Articles | Volume 2, issue 1
SOIL, 2, 63–70, 2016
https://doi.org/10.5194/soil-2-63-2016
SOIL, 2, 63–70, 2016
https://doi.org/10.5194/soil-2-63-2016

Original research article 12 Feb 2016

Original research article | 12 Feb 2016

Effects of land use changes on the dynamics of selected soil properties in northeast Wellega, Ethiopia

Alemayehu Adugna1,2 and Assefa Abegaz1 Alemayehu Adugna and Assefa Abegaz
  • 1Department of Geography and Environmental Studies, Addis Ababa University, Addis Ababa, Ethiopia
  • 2Department of Geography and Environmental Studies, Wolaita Sodo University, Wolaita Sodo, Ethiopia

Abstract. Land use change can have negative or positive effects on soil quality. Our objective was to assess the effects of land uses changes on the dynamics of selected soil physical and chemical properties. Soil samples were collected from three adjacent soil plots under different land uses, namely forestland, grazing land, and cultivated land at 0–15 cm depth. Changes in soil properties on cultivated and grazing land were computed and compared to forestland, and ANOVA (analysis of variance) was used to test the significance of the changes. Sand and silt proportions, soil organic content, total nitrogen content, acidity, cation exchange capacity, and exchangeable Ca2+ content were higher in forestlands. Exchangeable Mg2+ was highest in grazing land, while clay, available phosphorous, and exchangeable K+ were highest in cultivated land. The percentage changes in sand, clay, soil organic matter, cation exchange capacity, and exchangeable Ca2+ and Mg2+ were higher in cultivated land than in grazing land and forestland. In terms of the relation between soil properties, soil organic matter, total nitrogen, cation exchange capacity, and exchangeable Ca2+ were strongly positively correlated with most of soil properties, while available phosphorous and silt have no significant relationship with any of the other considered soil properties. Clay has a negative correlation with all soil properties. Generally, cultivated land has the least concentration of soil physical and chemical properties except clay and available phosphorous, which suggests an increasing degradation rate in soils of cultivated land. So as to increase soil organic matter and other nutrients in the soil of cultivated land, the integrated implementation of land management through compost, cover crops, manures, minimum tillage, crop rotation, and liming to decrease soil acidity are suggested.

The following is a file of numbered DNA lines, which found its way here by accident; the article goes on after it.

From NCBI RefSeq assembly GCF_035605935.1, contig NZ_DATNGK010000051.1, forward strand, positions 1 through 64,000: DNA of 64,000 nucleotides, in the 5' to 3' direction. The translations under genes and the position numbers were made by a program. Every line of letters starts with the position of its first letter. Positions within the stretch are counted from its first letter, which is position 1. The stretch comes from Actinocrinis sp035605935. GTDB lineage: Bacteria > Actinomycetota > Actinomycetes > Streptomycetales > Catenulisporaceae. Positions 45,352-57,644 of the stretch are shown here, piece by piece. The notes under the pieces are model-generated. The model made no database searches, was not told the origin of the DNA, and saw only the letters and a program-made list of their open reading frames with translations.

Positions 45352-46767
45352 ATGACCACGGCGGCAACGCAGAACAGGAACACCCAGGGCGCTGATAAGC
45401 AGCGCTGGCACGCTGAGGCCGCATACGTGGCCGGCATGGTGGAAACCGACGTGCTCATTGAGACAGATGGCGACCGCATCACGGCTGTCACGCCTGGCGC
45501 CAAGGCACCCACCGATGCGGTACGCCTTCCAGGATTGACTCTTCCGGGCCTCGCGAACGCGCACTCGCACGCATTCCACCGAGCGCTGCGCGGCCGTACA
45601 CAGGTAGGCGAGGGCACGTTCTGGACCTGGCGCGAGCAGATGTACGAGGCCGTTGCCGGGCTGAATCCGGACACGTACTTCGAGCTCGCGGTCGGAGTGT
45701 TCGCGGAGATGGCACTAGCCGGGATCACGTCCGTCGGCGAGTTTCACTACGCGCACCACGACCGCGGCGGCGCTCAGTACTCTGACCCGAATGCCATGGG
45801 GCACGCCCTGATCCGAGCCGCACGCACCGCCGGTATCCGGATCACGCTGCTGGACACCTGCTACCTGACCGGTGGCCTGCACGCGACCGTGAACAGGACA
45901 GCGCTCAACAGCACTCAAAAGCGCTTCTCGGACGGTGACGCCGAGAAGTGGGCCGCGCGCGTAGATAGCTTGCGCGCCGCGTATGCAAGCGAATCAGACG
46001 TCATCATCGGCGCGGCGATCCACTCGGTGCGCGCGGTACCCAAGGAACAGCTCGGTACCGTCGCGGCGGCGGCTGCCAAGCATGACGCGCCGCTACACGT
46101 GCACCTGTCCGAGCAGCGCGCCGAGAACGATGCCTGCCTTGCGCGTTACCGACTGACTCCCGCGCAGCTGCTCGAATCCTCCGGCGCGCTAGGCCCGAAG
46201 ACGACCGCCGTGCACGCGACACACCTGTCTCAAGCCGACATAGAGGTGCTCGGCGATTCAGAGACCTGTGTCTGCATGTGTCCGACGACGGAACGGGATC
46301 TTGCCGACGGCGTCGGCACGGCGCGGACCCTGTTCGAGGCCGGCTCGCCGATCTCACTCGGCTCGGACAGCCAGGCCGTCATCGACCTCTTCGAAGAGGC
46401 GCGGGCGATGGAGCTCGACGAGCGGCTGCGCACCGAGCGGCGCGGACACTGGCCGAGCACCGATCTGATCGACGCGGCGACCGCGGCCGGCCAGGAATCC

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Short summary
The purpose of our study was to explore the effects of land use changes on the dynamics of soil properties and their implications for land degradation. The result indicates that cultivated land has a lower organic matter, total nitrogen, cation exchange capacity, pH, and exchangeable Ca2+ and Mg2+ contents than forestland and grazing land.